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1 June 2000 Hydrogen Peroxide Formation and Decay in Iron-rich Geothermal Waters: The Relative Roles of Abiotic and Biotic Mechanisms
Cindy L. Wilson, Nancy W. Hinman, Richard P. Sheridan
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Hydrogen peroxide (H2O2) is widely distributed in surface waters where the primary photochemical formation pathway involves the interaction between dissolved organic carbon (DOC) and ultraviolet radiation (UVR). In laboratory studies using iron-rich water from Yellowstone's Chocolate Pots spring, H2O2 formation depended on sample treatment (unfiltered, <0.2 μm filtered, autoclaved) prior to irradiation, suggesting several formation pathways. Similar H2O2 formation in filtered and unfiltered water indicates that it is primarily soluble material that is responsible for H2O2 formation. H2O2 formation with soluble material probably includes only photochemical reactions with DOC and/or metals. Greater H2O2 formation in unfiltered and filtered water than in autoclaved water suggests that the agent(s) involved in H2O2 formation is (are) not stable at high temperatures and pressures and degrade to nonphotoreactive species. Such unstable agents may include DOC and/or dissolved complexes of iron or other metals. UVR absorbance occurs across the UV spectrum and, though slightly greater in the UVA range (320–400 nm), is similar to that of other surface waters. Increased UVR absorbance after autoclaving suggested degradation or alteration of some components, which in turn affected H2O2 formation. The spectral region used for irradiation affected net formation and yield. H2O2 formation in water irradiated with UVA radiation was 2.5–3 times that formed in water irradiated with UVB radiation (280–320 nm) in experiments using artificial light sources. Apparent quantum yields comparable to those reported by others could not be calculated because the instrumental designs are not the same. However, approximate quantum yields were calculated for these experiments but should be viewed with caution. Quantum yields were higher in these experiments (0.0040 mol H2O2 per mol photon at 310 nm and 0.0012 mol H2O2 per mol photon at 350 nm) than values reported by other researchers (<0.0007 mol H2O2 per mol photon at 300 nm and <0.0005 H2O2 per mol photon at 340 nm; [Scully, N. M., D. R. S. Lean, D. J. McQueen and W. J. Cooper (1996) Limnol. Oceanogr. 41, 540–548]). In natural solar source experiments, H2O2 formation was greater in experiments with UVA and photosynthetically active radiation (PAR; 400–700 nm) than with PAR alone or with UVB, UVA and PAR. However, H2O2 capacity (nM H2O2 W−1 h−1 m2) was greatest with UVB radiation and lowest with PAR radiation. Source regions could not be studied separately. Dark decay of H2O2 occurred via two mechanisms. The main mechanism responsible for H2O2 decay involved particulate matter (probably microorganisms), whereas a secondary mechanism involved soluble matter (i.e. DOC, metal ions and other dissolved species involved in Fenton reactions).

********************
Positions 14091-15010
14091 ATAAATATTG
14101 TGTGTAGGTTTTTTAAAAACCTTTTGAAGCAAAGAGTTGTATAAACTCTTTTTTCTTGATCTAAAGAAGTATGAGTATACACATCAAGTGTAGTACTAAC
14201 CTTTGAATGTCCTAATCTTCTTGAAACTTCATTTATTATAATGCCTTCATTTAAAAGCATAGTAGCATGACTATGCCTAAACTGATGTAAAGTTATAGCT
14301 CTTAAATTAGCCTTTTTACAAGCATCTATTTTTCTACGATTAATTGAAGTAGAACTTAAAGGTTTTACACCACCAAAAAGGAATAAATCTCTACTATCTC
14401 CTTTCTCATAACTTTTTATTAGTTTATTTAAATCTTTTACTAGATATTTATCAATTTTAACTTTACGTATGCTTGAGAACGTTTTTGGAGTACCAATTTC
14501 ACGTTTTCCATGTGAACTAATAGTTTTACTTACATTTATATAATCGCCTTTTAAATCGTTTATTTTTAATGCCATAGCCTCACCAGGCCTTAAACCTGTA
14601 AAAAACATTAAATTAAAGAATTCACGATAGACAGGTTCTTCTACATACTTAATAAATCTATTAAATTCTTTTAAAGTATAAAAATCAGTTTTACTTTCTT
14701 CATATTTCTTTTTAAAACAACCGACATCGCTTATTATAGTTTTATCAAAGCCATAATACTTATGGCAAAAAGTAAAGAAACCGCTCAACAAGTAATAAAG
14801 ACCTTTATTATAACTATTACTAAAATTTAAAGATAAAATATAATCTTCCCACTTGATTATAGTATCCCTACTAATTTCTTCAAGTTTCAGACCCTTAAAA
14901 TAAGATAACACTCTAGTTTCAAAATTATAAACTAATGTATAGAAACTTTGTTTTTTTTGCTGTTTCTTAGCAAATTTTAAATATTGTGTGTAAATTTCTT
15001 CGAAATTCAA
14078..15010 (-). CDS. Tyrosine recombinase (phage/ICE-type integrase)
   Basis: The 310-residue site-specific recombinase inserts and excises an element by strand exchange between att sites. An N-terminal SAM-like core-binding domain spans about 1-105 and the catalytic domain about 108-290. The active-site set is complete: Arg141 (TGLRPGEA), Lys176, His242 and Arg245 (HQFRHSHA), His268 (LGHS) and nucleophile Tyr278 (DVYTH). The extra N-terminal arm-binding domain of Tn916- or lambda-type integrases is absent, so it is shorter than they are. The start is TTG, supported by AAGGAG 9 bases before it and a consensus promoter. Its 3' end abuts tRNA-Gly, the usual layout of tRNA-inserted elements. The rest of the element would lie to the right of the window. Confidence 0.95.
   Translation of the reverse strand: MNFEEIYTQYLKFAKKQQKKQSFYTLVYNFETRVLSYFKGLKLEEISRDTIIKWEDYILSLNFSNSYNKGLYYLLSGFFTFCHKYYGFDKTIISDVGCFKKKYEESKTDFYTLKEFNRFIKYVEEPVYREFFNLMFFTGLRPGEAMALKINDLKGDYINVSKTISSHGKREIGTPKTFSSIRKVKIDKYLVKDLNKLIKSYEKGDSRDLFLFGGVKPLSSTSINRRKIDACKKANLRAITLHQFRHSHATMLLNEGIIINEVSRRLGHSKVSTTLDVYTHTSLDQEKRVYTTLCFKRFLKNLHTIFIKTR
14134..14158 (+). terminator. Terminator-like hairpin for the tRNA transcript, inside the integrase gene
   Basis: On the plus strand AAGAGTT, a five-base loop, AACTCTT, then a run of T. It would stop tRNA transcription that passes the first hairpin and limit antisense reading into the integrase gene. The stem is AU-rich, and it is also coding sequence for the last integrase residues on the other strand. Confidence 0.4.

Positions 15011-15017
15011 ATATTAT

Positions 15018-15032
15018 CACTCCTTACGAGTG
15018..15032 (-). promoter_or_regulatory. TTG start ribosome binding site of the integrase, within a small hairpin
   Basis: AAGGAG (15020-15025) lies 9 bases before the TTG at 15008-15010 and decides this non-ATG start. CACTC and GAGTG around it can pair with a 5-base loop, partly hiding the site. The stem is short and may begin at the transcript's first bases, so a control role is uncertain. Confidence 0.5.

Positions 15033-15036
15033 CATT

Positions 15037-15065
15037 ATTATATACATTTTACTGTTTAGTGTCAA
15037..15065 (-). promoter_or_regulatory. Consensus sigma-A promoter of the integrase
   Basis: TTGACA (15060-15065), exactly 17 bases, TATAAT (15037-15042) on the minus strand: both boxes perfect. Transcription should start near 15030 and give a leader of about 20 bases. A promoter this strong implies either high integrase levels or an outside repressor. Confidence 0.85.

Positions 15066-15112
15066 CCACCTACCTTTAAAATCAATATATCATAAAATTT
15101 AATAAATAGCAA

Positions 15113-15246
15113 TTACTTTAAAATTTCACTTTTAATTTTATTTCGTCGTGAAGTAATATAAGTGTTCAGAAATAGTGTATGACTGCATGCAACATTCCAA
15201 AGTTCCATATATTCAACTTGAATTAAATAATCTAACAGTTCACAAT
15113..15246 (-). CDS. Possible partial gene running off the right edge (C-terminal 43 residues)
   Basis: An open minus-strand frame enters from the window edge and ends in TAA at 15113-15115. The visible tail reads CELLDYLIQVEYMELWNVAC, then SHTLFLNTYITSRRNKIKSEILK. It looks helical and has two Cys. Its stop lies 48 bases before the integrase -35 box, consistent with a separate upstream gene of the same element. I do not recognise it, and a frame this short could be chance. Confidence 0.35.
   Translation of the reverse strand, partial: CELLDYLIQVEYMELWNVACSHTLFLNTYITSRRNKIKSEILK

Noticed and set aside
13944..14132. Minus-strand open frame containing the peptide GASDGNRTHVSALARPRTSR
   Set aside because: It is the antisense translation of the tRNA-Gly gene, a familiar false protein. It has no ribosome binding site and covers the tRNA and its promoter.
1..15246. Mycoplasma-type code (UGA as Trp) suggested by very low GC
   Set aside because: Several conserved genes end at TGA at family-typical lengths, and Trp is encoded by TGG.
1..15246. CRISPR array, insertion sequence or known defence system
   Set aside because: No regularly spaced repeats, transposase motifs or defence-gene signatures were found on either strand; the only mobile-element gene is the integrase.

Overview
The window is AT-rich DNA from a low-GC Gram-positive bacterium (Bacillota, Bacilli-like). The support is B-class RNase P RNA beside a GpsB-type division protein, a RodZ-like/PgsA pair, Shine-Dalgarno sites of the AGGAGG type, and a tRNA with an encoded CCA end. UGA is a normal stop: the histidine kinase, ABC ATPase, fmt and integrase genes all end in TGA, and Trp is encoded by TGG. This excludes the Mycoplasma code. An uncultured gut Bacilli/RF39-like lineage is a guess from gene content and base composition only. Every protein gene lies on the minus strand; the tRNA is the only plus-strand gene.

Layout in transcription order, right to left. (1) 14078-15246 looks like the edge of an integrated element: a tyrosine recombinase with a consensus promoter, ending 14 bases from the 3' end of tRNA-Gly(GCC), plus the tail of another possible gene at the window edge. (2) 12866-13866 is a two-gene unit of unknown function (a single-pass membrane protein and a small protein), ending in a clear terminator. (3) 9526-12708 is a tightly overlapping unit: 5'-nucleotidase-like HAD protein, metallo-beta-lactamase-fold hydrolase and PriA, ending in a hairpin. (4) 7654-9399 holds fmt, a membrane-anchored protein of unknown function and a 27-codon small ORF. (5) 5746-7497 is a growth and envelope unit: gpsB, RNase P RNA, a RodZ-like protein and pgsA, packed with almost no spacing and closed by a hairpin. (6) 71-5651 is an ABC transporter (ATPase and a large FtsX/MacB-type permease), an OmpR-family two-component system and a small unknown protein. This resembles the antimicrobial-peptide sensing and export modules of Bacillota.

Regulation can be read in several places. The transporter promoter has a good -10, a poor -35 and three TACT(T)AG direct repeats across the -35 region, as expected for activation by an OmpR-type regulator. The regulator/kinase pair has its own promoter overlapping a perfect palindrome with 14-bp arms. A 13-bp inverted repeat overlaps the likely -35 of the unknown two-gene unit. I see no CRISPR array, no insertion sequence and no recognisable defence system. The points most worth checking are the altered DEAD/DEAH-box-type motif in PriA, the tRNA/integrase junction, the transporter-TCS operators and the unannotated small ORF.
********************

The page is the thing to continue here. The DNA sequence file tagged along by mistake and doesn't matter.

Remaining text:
Cindy L. Wilson, Nancy W. Hinman, and Richard P. Sheridan "Hydrogen Peroxide Formation and Decay in Iron-rich Geothermal Waters: The Relative Roles of Abiotic and Biotic Mechanisms," Photochemistry and Photobiology 71(6), 691-699, (1 June 2000).<0691:HPFADI>2.0.CO;2
Received: 28 January 2000; Accepted: 1 March 2000; Published: 1 June 2000

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